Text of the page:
Philosophy of Art Education
My education in the arts provided me with opportunities to learn about myself, and the world around me, in creative and hands-on ways that were not easily found in the rest of my education. As a teacher, I want to use art making activities to teach valuable skills that my students will need to successfully navigate their lives, as well as grow and develop as whole individuals both intellectually and emotionally. This paper outlines my beliefs about art education, and how that translates into my classroom, and goals for my students.
I believe in incorporating the best components of a variety of movements in education to create a holistic approach to education. I believe that education should be experiential and be rooted in the lives of students, and that this constructivist, child-centered approach encourages engagement while valuing the knowledge that students bring into the classroom. I believe in a pedagogy, that asks students to solve problems, question assumptions about the world around them, and grows confidence in their ability to think and act. I also believe that education needs to be multicultural, helping students to appreciate diversity, and place themselves in the context of a complex and growing global community.
In my classroom, I incorporate these models of education within the project based learning approach. Within each lesson, I present problems that are relevant to my student's lives and ask them to solve them. Because there isn't only one answer, students will be making choices, working together, and taking risks. I will serve as a guide or facilitator that presents the context of the problem and the tools needed to carry it out. I can provide examples of artwork and information about different artists, cultures, histories and perspectives. I can incite discussions and pose questions encouraging new and creative ways of thinking. Together, we can deconstruct, and think critically about the images and messages our society creates all around us. Throughout class I will be continue to expand the student's repertoire of art techniques and skills, increasing choices for the realization of solutions, and helping them become more articulate in the ways they communicate them.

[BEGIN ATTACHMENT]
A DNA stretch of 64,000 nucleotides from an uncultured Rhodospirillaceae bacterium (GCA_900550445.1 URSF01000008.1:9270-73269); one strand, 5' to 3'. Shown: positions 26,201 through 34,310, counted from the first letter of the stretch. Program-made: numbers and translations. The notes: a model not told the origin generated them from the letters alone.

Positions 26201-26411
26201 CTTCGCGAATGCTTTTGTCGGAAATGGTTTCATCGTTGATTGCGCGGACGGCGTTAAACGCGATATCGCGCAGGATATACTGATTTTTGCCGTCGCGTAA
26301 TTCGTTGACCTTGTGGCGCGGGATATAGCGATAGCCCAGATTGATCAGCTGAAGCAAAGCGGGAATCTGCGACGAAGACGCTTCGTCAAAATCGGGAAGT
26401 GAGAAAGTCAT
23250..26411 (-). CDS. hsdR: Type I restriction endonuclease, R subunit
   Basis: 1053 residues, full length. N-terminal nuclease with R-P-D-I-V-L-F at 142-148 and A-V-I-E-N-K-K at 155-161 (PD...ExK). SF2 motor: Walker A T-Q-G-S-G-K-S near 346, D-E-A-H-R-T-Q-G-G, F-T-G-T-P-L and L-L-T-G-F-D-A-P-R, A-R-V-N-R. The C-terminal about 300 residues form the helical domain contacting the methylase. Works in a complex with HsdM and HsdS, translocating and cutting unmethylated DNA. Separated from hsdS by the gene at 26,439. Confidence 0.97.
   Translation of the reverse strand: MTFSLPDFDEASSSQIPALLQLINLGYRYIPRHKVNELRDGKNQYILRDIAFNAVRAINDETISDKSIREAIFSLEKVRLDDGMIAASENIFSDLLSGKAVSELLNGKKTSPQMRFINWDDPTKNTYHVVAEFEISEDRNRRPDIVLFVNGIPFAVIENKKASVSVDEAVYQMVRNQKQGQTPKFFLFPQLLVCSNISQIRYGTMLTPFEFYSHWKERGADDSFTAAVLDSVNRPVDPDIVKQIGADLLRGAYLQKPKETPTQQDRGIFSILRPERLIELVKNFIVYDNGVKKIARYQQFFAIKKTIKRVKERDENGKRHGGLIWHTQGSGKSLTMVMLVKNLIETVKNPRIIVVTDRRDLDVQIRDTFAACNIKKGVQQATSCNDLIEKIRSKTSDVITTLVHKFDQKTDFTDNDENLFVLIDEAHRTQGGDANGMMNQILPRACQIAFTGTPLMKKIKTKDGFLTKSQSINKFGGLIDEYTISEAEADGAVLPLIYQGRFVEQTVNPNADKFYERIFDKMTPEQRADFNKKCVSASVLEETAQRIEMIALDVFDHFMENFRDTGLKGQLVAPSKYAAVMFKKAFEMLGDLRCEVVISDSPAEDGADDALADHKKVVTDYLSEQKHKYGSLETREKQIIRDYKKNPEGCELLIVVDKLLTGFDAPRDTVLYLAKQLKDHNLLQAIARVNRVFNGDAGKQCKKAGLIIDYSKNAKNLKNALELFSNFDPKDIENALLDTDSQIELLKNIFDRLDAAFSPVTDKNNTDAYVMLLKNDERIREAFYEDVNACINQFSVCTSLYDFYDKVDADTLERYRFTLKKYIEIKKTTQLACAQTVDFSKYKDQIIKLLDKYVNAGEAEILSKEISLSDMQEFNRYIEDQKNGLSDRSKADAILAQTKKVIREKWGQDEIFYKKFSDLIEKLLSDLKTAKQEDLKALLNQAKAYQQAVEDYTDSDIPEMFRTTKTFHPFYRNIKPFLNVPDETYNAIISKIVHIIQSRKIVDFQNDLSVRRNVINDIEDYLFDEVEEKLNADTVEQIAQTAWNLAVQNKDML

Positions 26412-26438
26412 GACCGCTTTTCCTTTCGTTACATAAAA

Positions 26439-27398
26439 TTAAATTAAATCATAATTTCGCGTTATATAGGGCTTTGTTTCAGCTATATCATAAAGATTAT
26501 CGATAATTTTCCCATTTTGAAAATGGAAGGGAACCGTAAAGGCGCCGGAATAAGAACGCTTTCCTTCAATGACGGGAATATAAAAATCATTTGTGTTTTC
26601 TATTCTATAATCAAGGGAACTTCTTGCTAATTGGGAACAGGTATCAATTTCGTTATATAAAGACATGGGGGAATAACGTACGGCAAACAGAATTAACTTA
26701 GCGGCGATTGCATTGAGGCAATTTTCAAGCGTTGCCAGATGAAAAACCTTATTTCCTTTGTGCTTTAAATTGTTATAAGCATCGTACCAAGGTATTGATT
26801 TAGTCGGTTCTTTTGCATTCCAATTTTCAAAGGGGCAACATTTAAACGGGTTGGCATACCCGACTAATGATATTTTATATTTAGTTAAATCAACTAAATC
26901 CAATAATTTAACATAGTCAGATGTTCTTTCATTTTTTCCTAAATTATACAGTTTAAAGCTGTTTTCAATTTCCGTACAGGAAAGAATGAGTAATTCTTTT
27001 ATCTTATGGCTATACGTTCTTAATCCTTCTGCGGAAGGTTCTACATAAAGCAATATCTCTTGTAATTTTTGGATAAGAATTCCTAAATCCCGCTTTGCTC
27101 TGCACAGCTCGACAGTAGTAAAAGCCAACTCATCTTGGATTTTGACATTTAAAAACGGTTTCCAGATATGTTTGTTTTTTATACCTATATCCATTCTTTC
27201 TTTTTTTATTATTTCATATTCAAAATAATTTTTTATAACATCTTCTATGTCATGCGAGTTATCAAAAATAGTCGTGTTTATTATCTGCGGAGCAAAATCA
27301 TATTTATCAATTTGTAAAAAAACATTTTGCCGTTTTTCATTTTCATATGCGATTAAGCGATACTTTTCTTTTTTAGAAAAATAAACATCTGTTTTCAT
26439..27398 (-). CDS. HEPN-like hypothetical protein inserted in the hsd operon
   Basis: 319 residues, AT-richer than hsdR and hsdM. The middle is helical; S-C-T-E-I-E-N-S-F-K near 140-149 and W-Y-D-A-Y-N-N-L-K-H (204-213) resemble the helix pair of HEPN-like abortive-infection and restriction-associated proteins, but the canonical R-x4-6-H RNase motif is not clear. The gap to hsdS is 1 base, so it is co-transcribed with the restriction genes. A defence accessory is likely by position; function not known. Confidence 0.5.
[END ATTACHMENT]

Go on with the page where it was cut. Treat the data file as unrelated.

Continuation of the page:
I believe that art instruction directly attends to student's needs in the cognitive, affective, and psycho-motor domains of Bloom's Taxonomy. Making art requires students to create new ideas and objects, resulting in engagement with the highest order of thinking. It is for these reasons I believe that the learning done through art production is real, profound, and lasting. Art making activities are not only a powerful way to learn, but the skills learned through art are also incredibly important. I believe art education is uniquely suited to teach the skills our students will need to be successful in the 21st century, such as, communication, collaboration, creativity, innovation, critical thinking, and problem solving. These skills are not only essential skills that are nurtured in art classrooms, but are exactly the skills that our students will need to navigate and thrive in an ever more complex and competitive global society.
I believe that an art classroom needs to be a place where students feel safe and free to explore their identities, and their place in the world. I want my classroom to be a place where diversity in thought, as well as diversity in background and experience, is valued and encouraged. I believe incorporating learning about other cultures and the world in general is important, because it creates the context in which students can find and connect their personal knowledge and perspectives. Through asking students to articulate their knowledge, in a variety of ways including visually, they increase their overall literacy skills, and build self-esteem and confidence.
My goals for students are that they think of themselves as critical thinkers, capable of action. I aim to foster within them a respect for other people and ideas, while being articulate and confident about expressing their unique individual perspectives. Whether or not my students pursue art making further, I want them to think of themselves as artistic thinkers, who are creative, confident, and poised to change and impact the world we live in.